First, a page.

I will confess to not having read Buchan’s original novel (it’s in the public domain, so you can read it at Project Gutenberg or you can get a cheapo Dover Thrift Edition for a dollar or two), but I have read ABOUT it, and it seems this comic is based fairly closely on the novel, not the Hitchcock film. There are two other film adaptations, in 1959 (which is said to be very much like the Hitchcock adaptation--I vaguely remember seeing this one on television as a child) and 1978 (which is said to be faithful to the book), as well as a BBC television film from 2008, a stage-play version, and a 13-episode TV show which created new adventures for the book’s protagonist, Richard Hannay. Orson Welles was such a fan of the book that he did a Mercury Theatre radio adaptation of it, and in recent decades, even the late Christopher Hitchens sang its praises.

Surely there are sub-plots thrown out and exposition trimmed to create a 50-page comic book version of a novel that runs between 100 and 150 pages, depending on edition and font size. However, this comic book version (story adapted by Dick Davis and illustrated by Jim Lavery) is quite satisfying, full of well-detailed visual particulars for both the indoor and the location scenes, and the text--alternating dialogue and narration--is just right for a suspense/espionage story.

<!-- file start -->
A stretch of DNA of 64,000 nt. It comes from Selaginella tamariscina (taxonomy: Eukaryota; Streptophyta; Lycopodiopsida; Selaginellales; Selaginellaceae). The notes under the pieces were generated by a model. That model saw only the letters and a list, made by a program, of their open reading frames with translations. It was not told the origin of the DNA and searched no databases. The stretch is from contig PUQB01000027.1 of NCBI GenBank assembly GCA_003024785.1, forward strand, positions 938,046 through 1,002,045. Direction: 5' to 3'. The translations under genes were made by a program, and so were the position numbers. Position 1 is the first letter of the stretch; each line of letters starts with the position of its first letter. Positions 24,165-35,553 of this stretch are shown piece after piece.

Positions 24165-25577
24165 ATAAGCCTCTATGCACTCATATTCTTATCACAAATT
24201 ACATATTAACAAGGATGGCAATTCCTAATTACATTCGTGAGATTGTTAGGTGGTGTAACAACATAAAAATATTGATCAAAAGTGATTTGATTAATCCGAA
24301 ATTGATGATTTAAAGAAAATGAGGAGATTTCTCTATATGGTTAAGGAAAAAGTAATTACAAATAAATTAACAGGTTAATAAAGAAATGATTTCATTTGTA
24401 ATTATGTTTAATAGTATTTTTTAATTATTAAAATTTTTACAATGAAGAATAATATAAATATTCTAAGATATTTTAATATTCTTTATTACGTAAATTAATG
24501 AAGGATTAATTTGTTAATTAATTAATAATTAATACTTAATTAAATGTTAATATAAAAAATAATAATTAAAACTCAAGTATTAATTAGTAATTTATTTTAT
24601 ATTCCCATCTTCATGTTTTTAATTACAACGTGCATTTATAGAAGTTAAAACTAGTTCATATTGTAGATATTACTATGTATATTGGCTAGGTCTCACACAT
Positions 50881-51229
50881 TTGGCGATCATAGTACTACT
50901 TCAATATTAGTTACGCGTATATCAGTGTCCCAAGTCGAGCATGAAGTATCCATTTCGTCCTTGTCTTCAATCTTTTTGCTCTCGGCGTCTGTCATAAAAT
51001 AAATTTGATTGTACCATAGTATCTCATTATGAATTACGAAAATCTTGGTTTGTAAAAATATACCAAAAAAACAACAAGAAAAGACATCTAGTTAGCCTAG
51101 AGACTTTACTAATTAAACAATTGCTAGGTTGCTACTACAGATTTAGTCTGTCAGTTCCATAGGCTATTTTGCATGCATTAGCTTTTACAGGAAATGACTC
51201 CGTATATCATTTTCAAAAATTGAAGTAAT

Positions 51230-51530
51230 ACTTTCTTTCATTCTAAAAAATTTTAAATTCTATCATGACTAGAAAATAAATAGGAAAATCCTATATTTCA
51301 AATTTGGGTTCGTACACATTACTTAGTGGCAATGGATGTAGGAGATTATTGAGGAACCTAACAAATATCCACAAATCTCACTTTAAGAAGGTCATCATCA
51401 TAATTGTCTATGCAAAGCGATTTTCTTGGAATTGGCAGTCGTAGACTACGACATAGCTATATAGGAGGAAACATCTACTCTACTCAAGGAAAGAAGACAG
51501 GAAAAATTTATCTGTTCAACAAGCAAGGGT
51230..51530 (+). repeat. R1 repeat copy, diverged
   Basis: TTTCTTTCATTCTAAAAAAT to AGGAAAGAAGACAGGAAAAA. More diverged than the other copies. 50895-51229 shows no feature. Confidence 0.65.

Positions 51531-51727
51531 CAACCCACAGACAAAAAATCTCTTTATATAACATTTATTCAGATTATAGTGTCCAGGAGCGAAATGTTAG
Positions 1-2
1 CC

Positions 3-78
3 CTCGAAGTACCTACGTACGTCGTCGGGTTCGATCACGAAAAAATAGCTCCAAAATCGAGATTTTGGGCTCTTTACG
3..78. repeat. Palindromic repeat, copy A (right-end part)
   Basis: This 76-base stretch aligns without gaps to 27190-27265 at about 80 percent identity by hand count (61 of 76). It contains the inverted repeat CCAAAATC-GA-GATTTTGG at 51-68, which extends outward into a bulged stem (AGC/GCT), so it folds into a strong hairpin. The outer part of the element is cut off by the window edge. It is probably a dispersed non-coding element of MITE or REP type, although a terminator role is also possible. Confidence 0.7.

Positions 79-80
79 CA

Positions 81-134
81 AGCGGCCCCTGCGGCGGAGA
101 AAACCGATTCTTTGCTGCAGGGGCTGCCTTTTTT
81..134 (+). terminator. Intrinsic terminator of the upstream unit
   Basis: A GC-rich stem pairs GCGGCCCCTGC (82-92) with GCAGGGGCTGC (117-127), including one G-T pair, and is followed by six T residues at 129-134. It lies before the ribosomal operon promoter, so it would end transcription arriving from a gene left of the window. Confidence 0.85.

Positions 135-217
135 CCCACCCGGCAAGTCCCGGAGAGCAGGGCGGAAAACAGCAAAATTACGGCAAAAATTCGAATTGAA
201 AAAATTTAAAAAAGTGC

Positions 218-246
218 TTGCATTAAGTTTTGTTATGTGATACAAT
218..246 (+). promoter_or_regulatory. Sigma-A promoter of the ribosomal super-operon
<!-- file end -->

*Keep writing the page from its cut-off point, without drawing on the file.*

It’s easy to see why this tale appealed to Hitchcock, with its “average man” who stumbles into an espionage situation and who rises to the occasion, providing a viewpoint character for the audience (he could be us....well, somewhat) while having a lot of twists and turns and suspense before saving the day.

This is the perfect reading for a cold, rainy night (which is when I read it), and I look forward to re-reading it soon. The novel/comic is so different from the Hitchcock film that even if you remember that somewhat, you won’t really have many spoilers here.

Gwandanaland Comics has published all 13 comics in this series both as separate volumes and in three combination volumes which between them contain all 13 entries. The 39 STEPS has everything you’d want in a well-done mystery-suspense comic plus an interesting, sympathetic everyman hero, intelligent dialogue, and clever plot development, since it’s based on an acclaimed you are getting the best of both worlds, comics and literature. The cold, wet weather here tonight makes it easy to imagine that I’m alongside Richard Hannay as he maneuvers on foot through the Scottish hills in search of the enemy agents who hold Britain’s future in their hands.